Begin by sewing the ties. Remember, all seam allowances are 3/8”. Fold the ties in half lengthwise and sew the seam. Do not sew across the end of the tie at this point.

photo 1 Summer Breeze   Sew Along Week 3 Ties, Pleats, Gathering & Notches Fold the tie so that the seam is in the middle and the seam allowance is facing to one side. Do not open up the seam allowance.

photo 2 Summer Breeze   Sew Along Week 3 Ties, Pleats, Gathering & Notches

Now, stitch across the end of the tie.

photo 3 Summer Breeze   Sew Along Week 3 Ties, Pleats, Gathering & Notches

Turn the tie to the right side and press. The seam will be in the middle of the tie. I like sewing ties in this manner rather than having the seam on the edge as I feel they lay much nicer and have a cleaner finish.

photo 4 Summer Breeze   Sew Along Week 3 Ties, Pleats, Gathering & Notches

Now for the front drape. Begin with the right front piece. There is a notch where you see my thumb in the picture below. photo 5a Summer Breeze   Sew Along Week 3 Ties, Pleats, Gathering & Notches

From that notch point, sew in 2 rows of gathering stitches. My first row of stitches is 1/8” from the edge and my second row is 3/8” from the edge.

photo xx Summer Breeze   Sew Along Week 3 Ties, Pleats, Gathering & Notches

Set this piece aside for the moment and take out the main front pattern piece.

photo 6 Summer Breeze   Sew Along Week 3 Ties, Pleats, Gathering & Notches There are 2 notches along the curved side of this pattern piece. My finger is pointing to 1 and my pin is pointing to the other. Sew in 2 rows of gathering stitches from 1 notch to the other.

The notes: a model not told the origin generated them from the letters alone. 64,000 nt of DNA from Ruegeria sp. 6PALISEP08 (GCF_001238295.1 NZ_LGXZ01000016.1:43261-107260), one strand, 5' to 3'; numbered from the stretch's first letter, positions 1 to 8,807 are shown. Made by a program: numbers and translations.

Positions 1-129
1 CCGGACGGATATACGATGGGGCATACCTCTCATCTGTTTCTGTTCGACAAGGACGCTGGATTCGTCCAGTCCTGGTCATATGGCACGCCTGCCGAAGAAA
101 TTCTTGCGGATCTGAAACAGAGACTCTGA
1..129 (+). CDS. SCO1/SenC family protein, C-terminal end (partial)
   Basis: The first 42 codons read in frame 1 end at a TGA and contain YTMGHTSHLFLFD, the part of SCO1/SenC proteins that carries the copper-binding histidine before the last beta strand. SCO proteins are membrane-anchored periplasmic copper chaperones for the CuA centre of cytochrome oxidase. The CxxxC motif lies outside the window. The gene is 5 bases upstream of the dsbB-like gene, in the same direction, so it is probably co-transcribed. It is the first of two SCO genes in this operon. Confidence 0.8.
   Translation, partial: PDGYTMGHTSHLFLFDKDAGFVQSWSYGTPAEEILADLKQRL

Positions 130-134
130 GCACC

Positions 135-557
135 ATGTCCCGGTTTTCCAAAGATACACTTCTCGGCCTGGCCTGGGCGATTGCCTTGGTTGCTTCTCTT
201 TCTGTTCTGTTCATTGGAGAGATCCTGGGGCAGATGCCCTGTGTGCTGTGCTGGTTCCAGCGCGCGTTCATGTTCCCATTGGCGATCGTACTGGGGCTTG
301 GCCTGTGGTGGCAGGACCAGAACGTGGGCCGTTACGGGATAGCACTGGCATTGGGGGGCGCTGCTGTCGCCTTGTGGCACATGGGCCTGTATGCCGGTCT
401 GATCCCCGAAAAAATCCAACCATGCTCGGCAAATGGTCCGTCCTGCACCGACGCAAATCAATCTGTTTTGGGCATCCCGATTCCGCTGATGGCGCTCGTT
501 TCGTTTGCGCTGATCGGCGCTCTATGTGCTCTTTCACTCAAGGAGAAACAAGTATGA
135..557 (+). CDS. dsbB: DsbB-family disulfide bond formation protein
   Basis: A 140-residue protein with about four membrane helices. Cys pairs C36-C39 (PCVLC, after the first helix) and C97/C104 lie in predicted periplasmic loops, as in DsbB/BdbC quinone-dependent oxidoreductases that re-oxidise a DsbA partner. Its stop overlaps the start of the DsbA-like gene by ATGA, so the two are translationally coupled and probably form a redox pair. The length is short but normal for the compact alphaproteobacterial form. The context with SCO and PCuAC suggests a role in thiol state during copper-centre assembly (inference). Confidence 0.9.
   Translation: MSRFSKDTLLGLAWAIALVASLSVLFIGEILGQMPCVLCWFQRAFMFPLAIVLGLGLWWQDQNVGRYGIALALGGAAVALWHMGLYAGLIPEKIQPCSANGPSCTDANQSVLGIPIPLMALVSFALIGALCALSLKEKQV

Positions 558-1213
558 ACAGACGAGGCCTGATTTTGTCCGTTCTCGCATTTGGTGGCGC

photo 7 Summer Breeze   Sew Along Week 3 Ties, Pleats, Gathering & Notches

Now the fun begins! Sew the upper pattern piece to the main pattern piece. Sew from the shoulder to the notch ending at the edge of the main front pattern piece. It may look a little strange at this point, but it will ultimately make sense.

photo 8 Summer Breeze   Sew Along Week 3 Ties, Pleats, Gathering & Notches

Now that the seam has been sewn, take note that there is a small space where there are no gathering stitches. All of the gathering stitches to the right of that section will be gathered into the small space between the seam and the beginning of the gathering stitches. Fold at the notch with right sides together and then pull the gathering stitches until they fit into that area.

The gathering stitches on the upper front piece will be gathered and will match to the area from my pen to the side seam.

photoxxx Summer Breeze   Sew Along Week 3 Ties, Pleats, Gathering & Notches

In the picture below, all stitches have been gathered. You can see the small area with no gathering stitches and the gathering stitches from the front upper piece.